Go, go, go, said the bird: human kind
Cannot bear very much reality.
Time past and time future
What might have been and what has been
Point to one end, which is always present.
Four Quartets captures the essence of human life as we experience it in the flesh, not as an abstraction. Eliot presents the reader with a vision of eternity and permanence as the ground of vital human reality. The strength of Eliot’s thought is the recognition of a hierarchical ordering of human existence. What we experience in space and time, as embodied souls, is but a semblance of the essence and form of reality. This is made explicit in the second section: “Only through time time is conquered.” We can only get a glimpse of eternity by experiencing the finality of time.
Four Quartets reminds us that inspired philosophical reflection, dating back to its inception by ancient Greek philosophers, is akin to poetic expression. Because early forms of philosophical reflection were attentive to myth and the power of imagination in daily existence, Heraclitus, Parmenides, Plato, Aristotle, and many other philosophers arrived at the conclusion that many of the puzzles of human life are best entertained through indirect confrontation. This is an exercise in patience and intellectual humility.
Eliot is doubtful whether language can substantially capture the essence of human existence. The poet gives credence to the notion that man’s reservoir of timeless knowledge is actually accessible to all who are willing to engage the imagination: “Words strain/Crack and sometimes break, under the burden,/Under the tension, slip, slide, perish …”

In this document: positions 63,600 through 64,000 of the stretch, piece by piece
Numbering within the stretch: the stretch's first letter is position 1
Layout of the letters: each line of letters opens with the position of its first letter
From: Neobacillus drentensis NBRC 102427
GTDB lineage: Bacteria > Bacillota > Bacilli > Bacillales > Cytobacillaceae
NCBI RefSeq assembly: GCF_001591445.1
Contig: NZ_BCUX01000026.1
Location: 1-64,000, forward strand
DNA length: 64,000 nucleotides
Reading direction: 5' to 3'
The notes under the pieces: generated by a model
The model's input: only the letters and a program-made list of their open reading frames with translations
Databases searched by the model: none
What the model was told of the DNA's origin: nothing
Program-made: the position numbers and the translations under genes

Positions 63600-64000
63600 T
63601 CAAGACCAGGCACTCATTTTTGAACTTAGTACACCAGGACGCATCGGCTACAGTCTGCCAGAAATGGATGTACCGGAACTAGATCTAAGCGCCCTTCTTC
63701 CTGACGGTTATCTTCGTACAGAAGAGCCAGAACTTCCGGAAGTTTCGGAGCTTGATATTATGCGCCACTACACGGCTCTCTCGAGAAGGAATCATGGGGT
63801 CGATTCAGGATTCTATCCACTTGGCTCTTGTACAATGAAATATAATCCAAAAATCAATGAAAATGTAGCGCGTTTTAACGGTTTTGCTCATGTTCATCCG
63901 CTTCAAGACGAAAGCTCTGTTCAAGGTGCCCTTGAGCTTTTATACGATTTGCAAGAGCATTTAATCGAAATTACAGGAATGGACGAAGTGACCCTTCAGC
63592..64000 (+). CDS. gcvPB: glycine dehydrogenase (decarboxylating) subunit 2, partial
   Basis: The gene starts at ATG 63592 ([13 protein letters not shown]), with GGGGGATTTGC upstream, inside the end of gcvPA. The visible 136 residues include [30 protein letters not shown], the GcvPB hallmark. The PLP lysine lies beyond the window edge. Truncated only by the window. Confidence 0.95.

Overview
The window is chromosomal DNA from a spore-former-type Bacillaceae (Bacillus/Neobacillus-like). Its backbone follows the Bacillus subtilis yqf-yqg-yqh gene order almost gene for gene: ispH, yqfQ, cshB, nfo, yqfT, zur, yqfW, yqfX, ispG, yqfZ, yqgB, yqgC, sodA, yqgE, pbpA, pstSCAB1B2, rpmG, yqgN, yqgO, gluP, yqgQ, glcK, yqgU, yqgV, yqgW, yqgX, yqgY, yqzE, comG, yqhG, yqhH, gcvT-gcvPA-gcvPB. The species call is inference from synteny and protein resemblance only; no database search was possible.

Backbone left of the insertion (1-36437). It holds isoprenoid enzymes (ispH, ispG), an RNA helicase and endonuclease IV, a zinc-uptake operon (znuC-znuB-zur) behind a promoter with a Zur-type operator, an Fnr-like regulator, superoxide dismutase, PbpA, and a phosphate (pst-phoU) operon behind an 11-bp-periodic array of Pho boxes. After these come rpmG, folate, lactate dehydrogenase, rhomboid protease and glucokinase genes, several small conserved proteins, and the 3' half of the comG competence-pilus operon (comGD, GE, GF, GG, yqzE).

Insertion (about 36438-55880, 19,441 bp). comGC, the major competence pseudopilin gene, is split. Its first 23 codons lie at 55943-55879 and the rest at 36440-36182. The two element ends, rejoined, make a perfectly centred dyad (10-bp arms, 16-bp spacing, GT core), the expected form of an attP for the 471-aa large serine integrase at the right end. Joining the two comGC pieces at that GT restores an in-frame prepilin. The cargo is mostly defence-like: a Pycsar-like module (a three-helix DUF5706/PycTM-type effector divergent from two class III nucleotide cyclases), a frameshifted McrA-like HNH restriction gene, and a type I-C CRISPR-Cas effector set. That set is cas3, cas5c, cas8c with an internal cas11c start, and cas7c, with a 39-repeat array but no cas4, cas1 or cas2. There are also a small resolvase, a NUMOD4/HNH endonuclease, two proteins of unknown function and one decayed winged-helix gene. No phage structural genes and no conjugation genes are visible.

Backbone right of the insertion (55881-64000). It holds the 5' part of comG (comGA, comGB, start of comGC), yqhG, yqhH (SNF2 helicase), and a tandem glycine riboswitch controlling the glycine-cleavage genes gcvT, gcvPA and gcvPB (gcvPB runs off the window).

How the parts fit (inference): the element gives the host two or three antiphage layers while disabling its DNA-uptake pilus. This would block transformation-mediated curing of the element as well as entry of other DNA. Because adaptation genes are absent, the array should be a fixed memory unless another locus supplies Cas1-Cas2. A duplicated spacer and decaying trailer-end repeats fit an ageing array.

However, at the conclusion of the fifth section, the narrator warns us that we must assail words that merely serve the purpose of chattering individuals. Such words are used to kill time. Instead, words that confront the silent spaces—essences we must call them—are words that can deliver us to truth. Words that originate from the fullness of being should deliver us, not to motion as a sensual phenomenon, but to the “cause and end of movement.”
Eliot’s reflection on the cyclical nature of time continues in East Coker, a poem about dissolution and renewal. The realization that “In my beginning is my end” has a sharp-edged, biting quality that only a Christian thinker can keep from turning into Nietzschean morbidity and nihilism. The abandonment that the narrator encounters in East Coker, his ancestral village in Somerset, echoes the music and dancing that makes the village a witness to the holy sacrament of matrimony, where, “the association of man and woman/In daunsinge, signifying matrimonie-/A dignified and commodious sacrament.” The narrator reminds the reader that there was once life inthat decaying village.